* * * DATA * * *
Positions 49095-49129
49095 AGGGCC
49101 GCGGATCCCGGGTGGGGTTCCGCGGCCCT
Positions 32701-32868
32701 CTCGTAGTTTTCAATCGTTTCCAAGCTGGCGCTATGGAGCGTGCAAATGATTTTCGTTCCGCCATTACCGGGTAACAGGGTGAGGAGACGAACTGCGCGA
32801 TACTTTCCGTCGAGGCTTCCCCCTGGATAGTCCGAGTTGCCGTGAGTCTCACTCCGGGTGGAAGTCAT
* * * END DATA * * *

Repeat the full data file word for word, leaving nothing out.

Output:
Positions 49095-49129
49095 AGGGCC
49101 GCGGATCCCGGGTGGGGTTCCGCGGCCCT
Positions 32701-32868
32701 CTCGTAGTTTTCAATCGTTTCCAAGCTGGCGCTATGGAGCGTGCAAATGATTTTCGTTCCGCCATTACCGGGTAACAGGGTGAGGAGACGAACTGCGCGA
32801 TACTTTCCGTCGAGGCTTCCCCCTGGATAGTCCGAGTTGCCGTGAGTCTCACTCCGGGTGGAAGTCAT